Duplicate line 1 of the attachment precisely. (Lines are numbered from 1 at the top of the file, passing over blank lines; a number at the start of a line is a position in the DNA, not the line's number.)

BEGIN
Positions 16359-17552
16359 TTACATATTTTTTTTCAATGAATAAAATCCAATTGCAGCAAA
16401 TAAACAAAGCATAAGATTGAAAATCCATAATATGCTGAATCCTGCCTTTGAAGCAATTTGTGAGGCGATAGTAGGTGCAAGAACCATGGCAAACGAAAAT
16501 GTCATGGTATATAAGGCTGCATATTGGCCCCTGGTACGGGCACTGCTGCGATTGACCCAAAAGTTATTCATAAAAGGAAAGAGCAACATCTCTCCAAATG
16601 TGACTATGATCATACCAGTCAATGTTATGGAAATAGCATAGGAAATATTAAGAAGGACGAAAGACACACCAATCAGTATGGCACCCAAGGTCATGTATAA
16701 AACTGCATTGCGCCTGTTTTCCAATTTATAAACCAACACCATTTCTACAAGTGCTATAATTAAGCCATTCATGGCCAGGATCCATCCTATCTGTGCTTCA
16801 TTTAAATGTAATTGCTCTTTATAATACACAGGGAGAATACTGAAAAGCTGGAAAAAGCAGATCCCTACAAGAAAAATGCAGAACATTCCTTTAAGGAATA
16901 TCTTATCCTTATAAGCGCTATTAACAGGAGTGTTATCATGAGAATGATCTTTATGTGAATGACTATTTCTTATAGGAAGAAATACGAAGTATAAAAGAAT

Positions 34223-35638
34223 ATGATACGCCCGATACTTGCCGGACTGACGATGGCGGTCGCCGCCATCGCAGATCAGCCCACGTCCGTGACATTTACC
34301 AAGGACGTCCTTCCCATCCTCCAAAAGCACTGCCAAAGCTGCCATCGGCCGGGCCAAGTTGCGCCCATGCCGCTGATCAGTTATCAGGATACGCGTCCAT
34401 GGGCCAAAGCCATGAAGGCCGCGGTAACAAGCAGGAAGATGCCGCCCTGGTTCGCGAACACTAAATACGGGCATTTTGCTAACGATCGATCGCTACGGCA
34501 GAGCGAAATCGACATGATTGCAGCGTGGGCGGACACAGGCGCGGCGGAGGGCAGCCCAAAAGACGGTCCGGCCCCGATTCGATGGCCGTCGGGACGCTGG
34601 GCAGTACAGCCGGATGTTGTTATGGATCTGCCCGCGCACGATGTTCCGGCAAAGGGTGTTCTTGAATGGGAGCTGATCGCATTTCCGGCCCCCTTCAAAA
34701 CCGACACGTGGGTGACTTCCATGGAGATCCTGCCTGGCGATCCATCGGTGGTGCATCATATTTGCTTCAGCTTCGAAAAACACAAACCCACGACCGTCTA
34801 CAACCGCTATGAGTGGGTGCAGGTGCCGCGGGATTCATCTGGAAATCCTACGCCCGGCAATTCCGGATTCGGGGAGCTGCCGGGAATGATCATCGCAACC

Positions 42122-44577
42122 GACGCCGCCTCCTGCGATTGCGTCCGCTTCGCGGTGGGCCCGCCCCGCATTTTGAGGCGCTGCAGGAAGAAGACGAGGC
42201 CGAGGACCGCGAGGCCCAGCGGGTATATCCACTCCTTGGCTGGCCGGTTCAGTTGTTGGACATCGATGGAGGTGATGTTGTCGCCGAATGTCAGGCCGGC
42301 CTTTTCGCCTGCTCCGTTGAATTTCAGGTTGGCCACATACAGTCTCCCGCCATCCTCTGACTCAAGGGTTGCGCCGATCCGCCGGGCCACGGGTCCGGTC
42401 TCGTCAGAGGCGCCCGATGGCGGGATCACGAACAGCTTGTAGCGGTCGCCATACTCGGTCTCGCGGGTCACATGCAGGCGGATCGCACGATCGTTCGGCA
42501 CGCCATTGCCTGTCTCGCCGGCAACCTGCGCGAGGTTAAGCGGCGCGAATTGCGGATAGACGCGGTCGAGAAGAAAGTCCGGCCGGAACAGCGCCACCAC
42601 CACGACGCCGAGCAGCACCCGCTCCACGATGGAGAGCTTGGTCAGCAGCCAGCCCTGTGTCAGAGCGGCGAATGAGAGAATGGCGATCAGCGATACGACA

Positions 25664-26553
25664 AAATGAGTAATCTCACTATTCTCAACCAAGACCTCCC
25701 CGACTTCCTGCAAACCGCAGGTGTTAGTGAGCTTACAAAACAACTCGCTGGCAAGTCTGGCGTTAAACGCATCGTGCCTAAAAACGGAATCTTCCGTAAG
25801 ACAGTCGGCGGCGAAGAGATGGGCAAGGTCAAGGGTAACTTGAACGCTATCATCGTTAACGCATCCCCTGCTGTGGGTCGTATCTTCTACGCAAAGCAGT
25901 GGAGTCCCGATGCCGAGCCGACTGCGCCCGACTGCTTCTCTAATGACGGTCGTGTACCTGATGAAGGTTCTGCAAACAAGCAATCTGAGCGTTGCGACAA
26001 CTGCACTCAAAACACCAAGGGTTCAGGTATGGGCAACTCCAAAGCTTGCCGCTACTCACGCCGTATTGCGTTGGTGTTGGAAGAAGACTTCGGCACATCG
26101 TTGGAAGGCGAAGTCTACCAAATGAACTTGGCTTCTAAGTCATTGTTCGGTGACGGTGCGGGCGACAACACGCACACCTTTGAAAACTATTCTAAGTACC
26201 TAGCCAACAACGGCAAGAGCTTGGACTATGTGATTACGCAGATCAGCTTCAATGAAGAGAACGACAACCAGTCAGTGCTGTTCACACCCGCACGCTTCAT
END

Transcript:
Positions 16359-17552